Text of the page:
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Where is Anne Frank

Photo courtesy Purple Whale Films

SIFF 2024: ‘Where is Anne Frank?’ review

An elegant, heartfelt reimagining of a world-renowned diary for today's youth

Anne Frank is everywhere in Amsterdam. There’s an Anne Frank Theater, an Ann Frank Bridge, an Anne Frank School, an Anne Frank House, Anne Frank statues. Everyone knows the story of Anne, the Jewish teenager who wrote a diary about living in hiding with her family before she perished in a German concentration camp.

But is Amsterdam today living the message of Anne’s renowned diary (“The Diary of a Young Girl“) as it sets the wheels in motion to deport refugees back to their war-torn home countries? 

That’s the question at the heart of Israeli director Ari Folman’s newest animation “Where is Anne Franks? The film reimagines the diary and Frank’s fuller story through the eyes of Kitty, the imaginary friend she wrote it to. It is not only visually breathtaking and heartfelt but clear in its takeaway: We must all walk Anne Frank’s talk. That Folman, a son of Auschwitz concentration camp survivors, has poured himself into this emotionally weighty topic is no surprise given Folman’s previous animated wonders, including  2008’s Waltz With Bashir, a film about coming to terms with trauma. 

Where is anne frank

Photo courtesy Purple Whale Films

Who should watch

SIFF placed “Where is Anne Frank” in its Futurewave line-up, a group of films curated with viewers ages 13 to 21 in mind. Still, given the level of access that kids have to the news these days and the stress many feel about wars and other crises around the globe, I think “Where is Anne Frank?” could lead to meaningful and helpful parent-child conversations about WWII, loss, fear, and action with kids ages 10 and up—if watched with a parent. Note that this film is presented with English subtitles, so it is best for strong readers. 

Synopsis

Kitty, the made-up girl Anne writes to, leaps to life from the pages of Anne’s glass-encased diary as the question of deportation in current times comes to the fore in the city of Amsterdam. As the adventure begins, Kitty is unaware of what year it is and what ultimately happened to Anne and her sister Margot. She believes that if she is alive, Anne must be also. Removing the diary from its haloed place at Anne Frank House, Kitty uses it to jog her memories of Anne’s story, travel back in time, and discover her friend’s destiny. 

Kitty is invisible to visitors inside the house, now one of the most famous museums in Amsterdam. Outside she’s not. Slinking past posters offering rewards for the stolen diary, she befriends young refugees, some of the city’s poorest and most marginalized residents. Folman lets Kitty make the connection between Jewish people being trained off to death camps and refugees being deported to countries where their lives may be at stake. However, the film is careful not to equate or make a one-to-one comparison between these human rights violations.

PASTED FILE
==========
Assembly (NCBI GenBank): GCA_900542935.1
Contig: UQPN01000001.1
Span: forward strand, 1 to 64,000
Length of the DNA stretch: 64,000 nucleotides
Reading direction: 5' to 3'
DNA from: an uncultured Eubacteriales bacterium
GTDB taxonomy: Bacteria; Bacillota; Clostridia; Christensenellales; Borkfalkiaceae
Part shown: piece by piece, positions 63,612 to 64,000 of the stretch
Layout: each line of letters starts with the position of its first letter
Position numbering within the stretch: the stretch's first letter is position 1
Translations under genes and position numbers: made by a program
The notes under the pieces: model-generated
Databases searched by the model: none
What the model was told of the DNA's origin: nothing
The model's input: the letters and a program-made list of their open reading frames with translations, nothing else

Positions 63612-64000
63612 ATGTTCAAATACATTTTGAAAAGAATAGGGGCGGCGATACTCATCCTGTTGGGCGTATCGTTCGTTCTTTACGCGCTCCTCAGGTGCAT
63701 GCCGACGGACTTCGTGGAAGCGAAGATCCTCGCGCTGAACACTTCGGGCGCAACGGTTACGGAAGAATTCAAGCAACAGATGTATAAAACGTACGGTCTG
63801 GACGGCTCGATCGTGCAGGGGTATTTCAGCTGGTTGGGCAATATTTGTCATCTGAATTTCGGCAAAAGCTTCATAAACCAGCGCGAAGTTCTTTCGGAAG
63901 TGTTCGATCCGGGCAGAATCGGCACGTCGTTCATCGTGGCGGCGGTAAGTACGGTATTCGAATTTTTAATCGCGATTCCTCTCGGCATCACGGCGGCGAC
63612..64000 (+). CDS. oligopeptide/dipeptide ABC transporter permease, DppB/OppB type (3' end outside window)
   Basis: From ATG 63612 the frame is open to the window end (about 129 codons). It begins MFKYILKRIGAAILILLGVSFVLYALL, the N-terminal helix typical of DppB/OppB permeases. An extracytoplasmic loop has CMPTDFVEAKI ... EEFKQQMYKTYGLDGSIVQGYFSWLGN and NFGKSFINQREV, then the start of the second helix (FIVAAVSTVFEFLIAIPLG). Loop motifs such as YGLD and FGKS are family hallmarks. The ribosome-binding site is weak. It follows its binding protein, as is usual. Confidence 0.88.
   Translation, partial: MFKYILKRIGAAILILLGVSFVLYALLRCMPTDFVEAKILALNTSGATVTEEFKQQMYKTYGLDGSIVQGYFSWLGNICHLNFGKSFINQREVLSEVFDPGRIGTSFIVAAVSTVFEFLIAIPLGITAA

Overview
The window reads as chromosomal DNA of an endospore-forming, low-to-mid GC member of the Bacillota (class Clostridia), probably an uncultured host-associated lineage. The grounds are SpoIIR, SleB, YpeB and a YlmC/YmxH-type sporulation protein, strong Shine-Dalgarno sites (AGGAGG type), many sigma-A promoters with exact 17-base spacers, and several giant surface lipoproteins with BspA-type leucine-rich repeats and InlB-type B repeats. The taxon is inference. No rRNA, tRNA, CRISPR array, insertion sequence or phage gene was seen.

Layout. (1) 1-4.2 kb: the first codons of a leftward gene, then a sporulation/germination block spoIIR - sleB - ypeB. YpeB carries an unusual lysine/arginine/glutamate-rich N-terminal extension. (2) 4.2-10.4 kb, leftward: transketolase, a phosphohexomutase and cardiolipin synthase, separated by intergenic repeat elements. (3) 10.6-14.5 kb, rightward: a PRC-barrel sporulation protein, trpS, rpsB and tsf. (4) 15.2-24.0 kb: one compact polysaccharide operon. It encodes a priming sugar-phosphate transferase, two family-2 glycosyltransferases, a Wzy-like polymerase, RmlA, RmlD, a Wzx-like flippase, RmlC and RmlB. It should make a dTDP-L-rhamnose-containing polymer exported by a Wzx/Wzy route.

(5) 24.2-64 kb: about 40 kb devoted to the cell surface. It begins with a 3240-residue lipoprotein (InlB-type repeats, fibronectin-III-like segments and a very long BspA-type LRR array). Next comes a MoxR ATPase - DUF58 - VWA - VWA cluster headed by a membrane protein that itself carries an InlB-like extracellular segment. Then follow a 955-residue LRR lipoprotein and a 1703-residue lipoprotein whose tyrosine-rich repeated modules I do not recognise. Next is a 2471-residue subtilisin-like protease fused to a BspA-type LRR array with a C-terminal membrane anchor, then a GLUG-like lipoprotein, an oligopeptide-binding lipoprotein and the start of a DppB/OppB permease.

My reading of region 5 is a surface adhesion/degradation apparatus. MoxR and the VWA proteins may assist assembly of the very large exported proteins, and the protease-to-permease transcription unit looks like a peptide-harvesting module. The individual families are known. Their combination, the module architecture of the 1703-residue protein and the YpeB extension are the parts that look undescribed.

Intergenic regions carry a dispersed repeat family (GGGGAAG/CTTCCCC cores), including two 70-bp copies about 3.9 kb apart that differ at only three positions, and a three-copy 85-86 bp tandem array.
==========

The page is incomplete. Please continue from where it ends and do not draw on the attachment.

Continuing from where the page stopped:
Still, point taken.

Where is anne frank

Photo courtesy Purple Whale Films

Eventually, Kitty learns of Anne’s fate (she, her sister, and others who lived in hiding in Amsterdam died in German concentration camps) by reading the account of Otto Frank, Anne’s father. A section here moves to visions of the River Styx in the underworld, which is likely to lose younger viewers but is visually interesting. 

While learning Anne’s fate, Kitty walks through most of Anne’s diary’s central memories, including her annoyance with fellow hideaways, her worry about impending death, and her attic romance with a boy named Peter. Outside, in the present, Kitty, too, falls in love. This animation makes its points in its parallels.

It also speaks to a new generation. This is the first time I’ve seen anything involving Anne Frank’s story that includes images of cell phones. You’ll see them in the current time segments. The beauty of this film is its connection between past and present in its attempt to speak to young adults.

A message as real today as the year she wrote it

In the end, Kitty manages to stop the mass refugee deportation process by threatening to burn the diary unless the city adheres to Anne’s words of hope and acceptance rather than simply showboating her in building names. Kitty reiterates the lessons of the famous diary: As countries and as individuals, we must all do whatever we can to avoid repeating the mistakes of the past—especially the racism and “other” ing that led to Nazi atrocities—and to care for those in need. 

The film reminds us that we must hope, using Anne’s own words: In spite of everything, I still believe that people are good at heart.”

If you watch with under 13

Note that the Nazi troops in this animation are menacing black-robed near-skeletons, and there are images or allusions to the ravages of wars both past and current, all of which could be nightmare-inducing for emotionally sensitive youth. There is a brief reference to sex (in quite an innocent way). Learn more about the film at the Where is Anne Frank? website.

See it

Where is Anne Frank? is playing May 19 at 12:00 p.m. at SIFF Cinema Uptown and will be shown online on May 20 through SIFF Streaming. Get tickets.

Read more:

Preview: SIFF 2024 family and youth line-up

SIFF 2024: ‘We Can Be Heroes’ film review

SIFF 2024: ‘Pigsy’ film review

 

 

 

About the Author

Cheryl Murfin

Cheryl Murfin is managing editor at Seattle's Child. She is also a certified doula, lactation educator for NestingInstinctsSeattle.com and a certified AWA writing workshop facilitator at Compasswriters.com.